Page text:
The Toll of Protease Inhibitors for HIVinfected People
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The Toll of Protease Inhibitors for HIVinfected People

the effects of Ritonavir are not for the light-hearted. From the time you start Ritonavir, to the time you stop taking it, the most common side-effect is chronic diarrhea

The release of HAART (Highly Active Anti-Retroviral Therapy) in 1998 brought about a whole new list of medications, shedding a light of hope upon people infected with the Human Immunodeficiency Virus (HIV). New medications known as "Protease Inhibitors" came about that promised to help people living with HIV/AIDS to living a longer, more natural life. A very common Protease Inhibitor is Ritonavir. It is found in brand named medications Norvir and Kaletra. Ritonavir is a very unique type of Protease Inhibitor. After the release of this medication in 1996, Ritonavir proved to be a very weak form of treatment. Medical specialists, therefore began treatment by combining Ritonavir with other Protease Inhibitors, NNRTI's, and/or NRTI's. What they found was that Ritonavir actually boosted the levels and strength of the other medications. Thus, allowing the patient to take lower doses less frequently. As history teaches us, however, with each advance in science, not everything we discover can be all we hoped for.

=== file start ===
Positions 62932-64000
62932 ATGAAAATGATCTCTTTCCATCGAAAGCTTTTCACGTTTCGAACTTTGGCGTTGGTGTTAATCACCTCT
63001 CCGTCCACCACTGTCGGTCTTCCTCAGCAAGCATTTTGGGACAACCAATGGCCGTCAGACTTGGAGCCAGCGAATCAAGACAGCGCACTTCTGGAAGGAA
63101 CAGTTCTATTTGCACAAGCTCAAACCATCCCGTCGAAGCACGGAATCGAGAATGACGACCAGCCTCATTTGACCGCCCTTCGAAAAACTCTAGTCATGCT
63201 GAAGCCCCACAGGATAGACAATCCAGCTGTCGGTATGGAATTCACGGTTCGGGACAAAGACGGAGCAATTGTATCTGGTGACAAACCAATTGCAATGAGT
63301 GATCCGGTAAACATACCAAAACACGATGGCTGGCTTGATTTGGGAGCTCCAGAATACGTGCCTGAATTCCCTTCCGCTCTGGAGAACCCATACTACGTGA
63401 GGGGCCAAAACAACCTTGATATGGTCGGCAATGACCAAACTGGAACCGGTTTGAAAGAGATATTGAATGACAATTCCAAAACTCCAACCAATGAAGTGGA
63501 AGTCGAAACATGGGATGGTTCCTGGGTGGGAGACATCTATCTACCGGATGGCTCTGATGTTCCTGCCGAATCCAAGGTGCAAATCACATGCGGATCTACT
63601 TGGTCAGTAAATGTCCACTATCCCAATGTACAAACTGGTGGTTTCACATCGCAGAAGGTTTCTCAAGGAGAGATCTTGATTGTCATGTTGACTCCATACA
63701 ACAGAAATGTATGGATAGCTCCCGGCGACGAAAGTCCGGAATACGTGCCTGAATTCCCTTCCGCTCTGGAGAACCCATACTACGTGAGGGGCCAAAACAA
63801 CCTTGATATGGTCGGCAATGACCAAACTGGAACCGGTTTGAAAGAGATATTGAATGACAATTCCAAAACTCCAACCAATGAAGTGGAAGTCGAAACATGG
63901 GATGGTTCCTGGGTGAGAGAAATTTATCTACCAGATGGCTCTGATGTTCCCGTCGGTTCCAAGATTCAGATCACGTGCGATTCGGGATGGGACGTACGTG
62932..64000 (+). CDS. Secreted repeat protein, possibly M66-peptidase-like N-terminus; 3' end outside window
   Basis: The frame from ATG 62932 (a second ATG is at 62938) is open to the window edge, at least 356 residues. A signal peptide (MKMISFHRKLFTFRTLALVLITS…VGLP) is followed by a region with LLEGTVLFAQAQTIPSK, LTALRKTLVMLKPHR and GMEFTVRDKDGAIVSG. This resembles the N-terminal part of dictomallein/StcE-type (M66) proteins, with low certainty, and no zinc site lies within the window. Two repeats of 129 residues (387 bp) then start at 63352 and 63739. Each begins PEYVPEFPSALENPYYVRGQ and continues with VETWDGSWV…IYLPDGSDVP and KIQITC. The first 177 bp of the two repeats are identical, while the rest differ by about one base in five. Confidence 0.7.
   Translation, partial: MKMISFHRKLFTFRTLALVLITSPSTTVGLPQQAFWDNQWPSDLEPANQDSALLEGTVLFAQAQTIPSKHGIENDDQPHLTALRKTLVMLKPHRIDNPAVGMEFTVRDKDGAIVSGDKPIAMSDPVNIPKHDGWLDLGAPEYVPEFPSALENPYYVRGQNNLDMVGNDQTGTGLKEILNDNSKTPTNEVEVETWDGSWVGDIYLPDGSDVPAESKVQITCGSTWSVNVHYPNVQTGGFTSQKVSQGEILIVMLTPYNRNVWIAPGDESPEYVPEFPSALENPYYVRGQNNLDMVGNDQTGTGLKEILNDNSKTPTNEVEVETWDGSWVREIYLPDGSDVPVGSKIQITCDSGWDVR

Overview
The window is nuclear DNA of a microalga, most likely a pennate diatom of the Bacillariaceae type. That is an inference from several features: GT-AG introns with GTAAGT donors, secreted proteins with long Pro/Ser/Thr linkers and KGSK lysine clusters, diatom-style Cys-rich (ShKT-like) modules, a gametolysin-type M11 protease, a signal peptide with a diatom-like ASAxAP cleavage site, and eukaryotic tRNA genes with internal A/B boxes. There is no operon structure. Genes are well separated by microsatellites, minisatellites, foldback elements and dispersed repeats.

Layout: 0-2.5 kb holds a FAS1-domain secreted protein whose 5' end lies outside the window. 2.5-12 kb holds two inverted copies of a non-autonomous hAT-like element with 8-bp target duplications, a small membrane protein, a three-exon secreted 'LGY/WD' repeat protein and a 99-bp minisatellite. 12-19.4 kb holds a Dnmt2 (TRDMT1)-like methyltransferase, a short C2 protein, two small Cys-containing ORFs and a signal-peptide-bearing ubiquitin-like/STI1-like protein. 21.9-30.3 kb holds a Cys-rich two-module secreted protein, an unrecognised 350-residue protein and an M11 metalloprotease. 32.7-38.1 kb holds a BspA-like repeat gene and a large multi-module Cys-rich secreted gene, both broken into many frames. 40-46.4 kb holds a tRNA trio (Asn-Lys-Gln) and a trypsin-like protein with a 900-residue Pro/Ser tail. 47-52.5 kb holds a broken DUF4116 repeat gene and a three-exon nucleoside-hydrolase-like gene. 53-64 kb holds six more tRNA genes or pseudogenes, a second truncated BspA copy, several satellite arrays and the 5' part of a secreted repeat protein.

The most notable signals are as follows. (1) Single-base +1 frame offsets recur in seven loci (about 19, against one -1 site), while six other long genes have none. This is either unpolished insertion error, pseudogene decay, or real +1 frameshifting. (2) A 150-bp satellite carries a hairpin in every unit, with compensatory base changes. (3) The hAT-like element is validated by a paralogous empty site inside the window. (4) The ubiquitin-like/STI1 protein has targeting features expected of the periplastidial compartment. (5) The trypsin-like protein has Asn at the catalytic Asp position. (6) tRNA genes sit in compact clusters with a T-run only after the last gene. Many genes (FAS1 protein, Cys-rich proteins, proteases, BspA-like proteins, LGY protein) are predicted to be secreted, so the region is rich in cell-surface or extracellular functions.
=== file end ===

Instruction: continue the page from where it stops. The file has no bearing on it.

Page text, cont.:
The average life expectancy in 1996 for somebody who was HIV+ was 10½ years. In 2005, it was 22½ years. People who were originally intended to be taking Ritonavir for a maximum of 10 years, were suddenly taking this medication for 15....20...25 years! And the effects of Ritonavir are not for the light-hearted. From the time you start Ritonavir, to the time you stop taking it, the most common side-effect is chronic diarrhea. Several patient's elected to stop treatment because the symptoms had become so severe. Many even develop problems controlling their bowels.

Another effect of Ritonavir, that is more long-term, is lypodystrophy of the face and back. Wrinkles develop around the cheek-bone and mouth as the fat redistributes throughout the facial strucure. A fat-formed mass often develops on the patient's upper back, due to this same process. Lypodystrophy due to Ritonavir can also occur in the legs, leaving some legs thin and skinny in some parts, and bulky in another. It all depends on how your body reacts over time.

Not only does this medication take a toll on your body physically, but long-term use of this medication can also lead to an elavated chance of developing unhealthy levels of cholesterol, hypertension, and also change the levels of triglicerides in body. Many people also have trouble taking this medication due to the fact that it has many unsafe drug interactions with dozens of different medications.

All-in-all, Ritonavir was an amazing breakthrough in HIV/AIDS treatment. It has undoubtebly lengthened the lives of hundreds, possibly even thousands of people living with HIV/AIDS. The side-effects are certainly noteable, and it something to be careful of. If you were recently diagnosed with HIV/AIDS, or are currently taking medication for HIV treatment, talk to your doctor or pharmacist on treatment that will be most beneficial to you. And most importantly - do your research!

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